Last summer we had a chance to visit a number of overnight camps and spoke to many children about their experiences at overnight camp. We were really impressed by the way they were proudly conquering their homesickness, especially if they had a bad experience in their first week or month.
Generally, about ninety percent of children do experience some homesick feelings when they are at overnight camp. Homesickness is not a disease; it is a completely normal life experience that every child can easily master given the opportunity. There is nothing wrong for a child who loves her or his parents to feel some longing for dad and/or mom. In fact, even though children often report painful levels of homesickness when away from home, it is ironic that at the end of the day they usually rate themselves as very happy in their activities.
Parents have only one problem; wondering if their children are unhappy or having fun at camp. Well, we know it’s not that easy to judge from a distance, particularly if your child falls into the group of campers who send notes filled with words of homesickness. The most obvious things you’ll find on the note are claims that he/she is not feeling good being at overnight camp and wants to come home to a see a doctor, or they are not having any fun. When you receive such a letter, it would be best to call and speak to your child’s group leader to be reassured that your child is doing great. Even if your child is still homesick, always remember that you picked this overnight camp because you had confidence that they could manage a homesick child.
The recent research suggests that even though almost all children will have some homesick feelings, it’s only two in ten campers who experience real distress. Also, only about 8% to 10% of children often develop severe homesickness that they are not able to overcome. Homesickness experienced by this group of children is generally high throughout the camp sessions and drops off only in the last few days when they’re sure their parents or guardians are about to pick them up.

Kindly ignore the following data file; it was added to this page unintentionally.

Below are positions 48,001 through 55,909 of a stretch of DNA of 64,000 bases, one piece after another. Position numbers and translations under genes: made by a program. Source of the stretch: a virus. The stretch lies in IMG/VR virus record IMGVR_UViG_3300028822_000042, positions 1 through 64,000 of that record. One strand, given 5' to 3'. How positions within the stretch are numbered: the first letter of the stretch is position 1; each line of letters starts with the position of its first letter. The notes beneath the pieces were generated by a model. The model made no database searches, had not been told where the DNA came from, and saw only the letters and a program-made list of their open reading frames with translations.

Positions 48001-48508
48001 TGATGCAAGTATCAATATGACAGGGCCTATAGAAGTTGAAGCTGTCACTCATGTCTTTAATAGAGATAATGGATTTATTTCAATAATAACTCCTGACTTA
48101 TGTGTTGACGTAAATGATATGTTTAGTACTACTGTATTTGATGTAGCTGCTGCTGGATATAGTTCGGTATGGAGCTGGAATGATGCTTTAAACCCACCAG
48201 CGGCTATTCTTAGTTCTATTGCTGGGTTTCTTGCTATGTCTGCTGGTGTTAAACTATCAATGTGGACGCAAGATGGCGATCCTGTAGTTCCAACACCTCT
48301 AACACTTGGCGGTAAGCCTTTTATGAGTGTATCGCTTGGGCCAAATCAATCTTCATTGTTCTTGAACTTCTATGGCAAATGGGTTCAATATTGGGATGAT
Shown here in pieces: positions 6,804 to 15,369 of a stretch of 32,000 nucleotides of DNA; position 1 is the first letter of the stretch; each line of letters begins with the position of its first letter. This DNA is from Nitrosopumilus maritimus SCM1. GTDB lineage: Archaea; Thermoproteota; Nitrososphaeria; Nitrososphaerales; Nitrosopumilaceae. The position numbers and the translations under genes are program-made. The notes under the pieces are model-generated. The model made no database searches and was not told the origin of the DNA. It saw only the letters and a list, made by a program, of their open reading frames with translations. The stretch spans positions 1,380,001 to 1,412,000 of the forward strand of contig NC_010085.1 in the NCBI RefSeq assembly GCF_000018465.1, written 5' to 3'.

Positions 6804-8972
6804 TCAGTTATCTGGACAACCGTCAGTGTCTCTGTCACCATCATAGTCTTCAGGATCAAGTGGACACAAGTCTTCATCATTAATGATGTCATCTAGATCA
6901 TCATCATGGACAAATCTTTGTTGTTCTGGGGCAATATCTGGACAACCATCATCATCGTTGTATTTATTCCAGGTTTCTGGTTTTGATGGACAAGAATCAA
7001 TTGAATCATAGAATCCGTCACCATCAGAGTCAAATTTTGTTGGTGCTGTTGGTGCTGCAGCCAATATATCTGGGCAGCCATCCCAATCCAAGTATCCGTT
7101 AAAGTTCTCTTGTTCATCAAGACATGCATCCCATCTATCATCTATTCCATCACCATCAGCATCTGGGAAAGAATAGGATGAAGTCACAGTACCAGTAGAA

If you want to help your child overcome homesickness, here are a few recommendations.
· Get your child prepared for overnight camp
You should inform children that experiencing homesickness is normal, and that it means they have a home they love. If they are prepared, they won’t be surprised and neither will you. Also, you should remind them that homesickness is not a reason to leave overnight camp. Sincerely, if you let them go to overnight camp having the feeling that they can leave, then you can be sure they’ll not help themselves manage the tough feelings. When you allow your child to leave early, you simply encourage her to feel like he/she has failed. It’s therefore important that the child stays at camp until the end, even if he/she is homesick.
· Let your child know that there are counselors and friends at the overnight camp to help him or her when needed
A great overnight camp always has counselors and group leaders who manage homesick campers with skill and sensitivity. So, tell her or him to speak to the counselors whenever he/she feels homesick.
· Stay as calm as possible when empathizing with your child’s fears
We know it may sound obvious, but you should not allow yourself to be affected by your child’s fears. For instance, when you’re dropping her/him at the camp and say goodbye, expect tears from your child, but try to control your feelings. Don’t even think of saying words like “we will miss you”, that the house will feel empty, or anything that is likely to make your child wish she or he isn’t leaving. Your main aim is to help your child leave for camp feeling strong. It would be great to tell him or her that you’re sure he/she will have so much fun and that you can’t wait to hear all about it.
· Show confidence in your child’s courage to go to overnight camp
This one matters a lot. Self-confidence arises out of a sense of competence. In other word, the children will develop confidence not just because you tell them they are great, but because of their achievements. Without a doubt, it’s pleasing to hear encouraging words from dad or mom. However, words of praise mean more when they refer to a child’s specific efforts and accomplishments.
· Lastly, tell your children that you would like them to have a great time at the overnight camp
They need your blessings and not anxiety.
Remember, overnight camp provides your child with a lifelong learning and development experience.
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